Tom Perez: Democratic Lawmakers Put Maryland at the Forefront of Police Reform

Minneapolis Police Officer Derek Chauvin as he knelt on George Floyd's neck. Screen shot via Minnesota Reformer.

On Friday, while the Hennepin County Medical Examiner testified in a Minnesota courtroom
about his determination that George Floyd died by homicide under the knee of a police officer, Maryland Gov. Larry Hogan was vetoing landmark police reform bills passed by Maryland’s General Assembly.

To justify his actions, Hogan said the bills “would undermine the goal…of building transparent,
accountable and effective law enforcement institutions and instead further erode police morale, community relationships and public confidence.”

What the governor doesn’t understand – or refuses to see – is that trust and confidence in law enforcement has already eroded as the result of decades of unfair treatment of people of color and a systemic lack of accountability.

These truths exploded into the public consciousness last summer after Floyd’s death. But for
those of us who have spent time working to root out bad actors in police departments and
reform policing in this country, Floyd’s death was yet another stark reminder of just how deep
the problems run, and just how far we have to go to fix them.

Early in my career, I spent the better part of a decade as a career prosecutor in the Civil Rights Division at the United States Department of Justice, where I prosecuted police misconduct cases. When President Obama was elected and appointed me to lead that same division, I made systemic police reform cases – like that one that led to Baltimore City’s consent decree – a top priority. I oversaw systemic police reform cases in New Orleans, Seattle, Portland, Ore., Albuquerque and elsewhere.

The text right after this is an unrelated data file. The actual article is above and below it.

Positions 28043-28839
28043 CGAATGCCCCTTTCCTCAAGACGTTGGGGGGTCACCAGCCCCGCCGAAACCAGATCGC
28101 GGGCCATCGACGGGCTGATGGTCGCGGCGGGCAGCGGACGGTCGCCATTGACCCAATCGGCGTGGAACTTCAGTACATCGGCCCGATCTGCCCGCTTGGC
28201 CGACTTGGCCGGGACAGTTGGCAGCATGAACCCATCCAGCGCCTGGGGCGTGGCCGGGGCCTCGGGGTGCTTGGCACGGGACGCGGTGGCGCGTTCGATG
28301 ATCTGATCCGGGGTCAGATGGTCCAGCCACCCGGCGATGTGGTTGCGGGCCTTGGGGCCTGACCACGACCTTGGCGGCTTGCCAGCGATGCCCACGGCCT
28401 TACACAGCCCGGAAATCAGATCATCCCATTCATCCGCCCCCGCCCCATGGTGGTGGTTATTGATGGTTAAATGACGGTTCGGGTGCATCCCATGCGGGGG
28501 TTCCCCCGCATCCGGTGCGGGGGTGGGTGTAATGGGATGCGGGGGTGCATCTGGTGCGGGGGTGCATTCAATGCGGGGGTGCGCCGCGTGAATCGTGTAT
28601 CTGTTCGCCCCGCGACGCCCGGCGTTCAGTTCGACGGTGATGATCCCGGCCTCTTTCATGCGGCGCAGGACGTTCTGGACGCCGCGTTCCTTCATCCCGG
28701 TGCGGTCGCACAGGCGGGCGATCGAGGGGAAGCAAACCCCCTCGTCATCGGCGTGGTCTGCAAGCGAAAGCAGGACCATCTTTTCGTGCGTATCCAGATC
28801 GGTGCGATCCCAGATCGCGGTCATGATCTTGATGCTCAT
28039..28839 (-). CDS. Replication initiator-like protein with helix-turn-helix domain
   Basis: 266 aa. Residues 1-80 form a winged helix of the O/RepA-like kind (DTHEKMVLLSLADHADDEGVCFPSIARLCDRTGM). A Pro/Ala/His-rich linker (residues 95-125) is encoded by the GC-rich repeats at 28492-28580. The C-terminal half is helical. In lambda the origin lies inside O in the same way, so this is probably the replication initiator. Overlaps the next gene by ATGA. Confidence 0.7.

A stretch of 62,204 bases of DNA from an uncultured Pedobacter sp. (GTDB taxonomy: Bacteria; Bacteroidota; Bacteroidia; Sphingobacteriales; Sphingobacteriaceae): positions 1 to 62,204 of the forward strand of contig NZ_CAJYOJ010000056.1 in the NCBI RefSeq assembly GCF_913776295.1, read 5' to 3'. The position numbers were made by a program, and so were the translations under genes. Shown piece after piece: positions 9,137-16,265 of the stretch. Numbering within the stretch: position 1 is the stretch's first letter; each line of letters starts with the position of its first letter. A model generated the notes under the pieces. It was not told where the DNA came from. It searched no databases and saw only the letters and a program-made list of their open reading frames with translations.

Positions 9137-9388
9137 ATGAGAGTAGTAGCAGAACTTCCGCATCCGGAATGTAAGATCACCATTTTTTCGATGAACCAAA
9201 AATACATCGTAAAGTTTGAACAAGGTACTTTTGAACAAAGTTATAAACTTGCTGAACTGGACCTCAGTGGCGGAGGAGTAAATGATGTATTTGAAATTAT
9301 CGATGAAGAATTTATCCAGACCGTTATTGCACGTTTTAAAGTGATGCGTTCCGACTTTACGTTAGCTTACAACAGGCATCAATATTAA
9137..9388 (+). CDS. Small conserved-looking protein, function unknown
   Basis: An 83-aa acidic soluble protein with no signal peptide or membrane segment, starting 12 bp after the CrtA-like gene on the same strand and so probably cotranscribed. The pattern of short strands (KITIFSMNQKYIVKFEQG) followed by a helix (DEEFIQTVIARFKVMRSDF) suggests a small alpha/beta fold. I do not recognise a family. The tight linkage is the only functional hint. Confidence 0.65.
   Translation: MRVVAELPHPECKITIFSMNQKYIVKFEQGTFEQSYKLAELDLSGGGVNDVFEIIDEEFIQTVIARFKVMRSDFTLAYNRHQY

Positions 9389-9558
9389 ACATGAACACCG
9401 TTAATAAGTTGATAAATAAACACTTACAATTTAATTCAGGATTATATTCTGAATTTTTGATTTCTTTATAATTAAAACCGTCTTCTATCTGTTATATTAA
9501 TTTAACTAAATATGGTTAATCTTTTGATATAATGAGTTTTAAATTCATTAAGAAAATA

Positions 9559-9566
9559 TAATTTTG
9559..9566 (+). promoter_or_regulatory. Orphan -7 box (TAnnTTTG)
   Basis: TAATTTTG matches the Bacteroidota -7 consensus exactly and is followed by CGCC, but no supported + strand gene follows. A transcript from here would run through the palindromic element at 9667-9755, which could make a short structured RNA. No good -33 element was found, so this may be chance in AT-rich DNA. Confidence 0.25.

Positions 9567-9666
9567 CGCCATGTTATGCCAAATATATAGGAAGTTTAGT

Tom Perez. File photo.

I did this because I strongly believe that the role of the police in American society is critical to the effective function of our democracy, and because I know that the vast majority of police officers want to diligently and faithfully carry out their oath to serve and protect. I learned in my work that all too many departments had systemic challenges: their hiring practices were substandard; their training and use of force standards were antiquated; they did not have early warning systems in place to identify and deal with potentially problematic officers (Derek Chauvin had over two dozen uses of force prior to the George Floyd murder and inexplicably was still on the Minneapolis Police Department); their accountability systems were weak at best, and failed to give the community a meaningful role; and the failure to invest in a community mental health infrastructure often meant that officers were unfairly ill-equipped to interact with people in mental health crisis.

I all too frequently observed a toxic “us v. them” culture in police departments, and political leaders who bought into the false choice that we either side with the police or the community.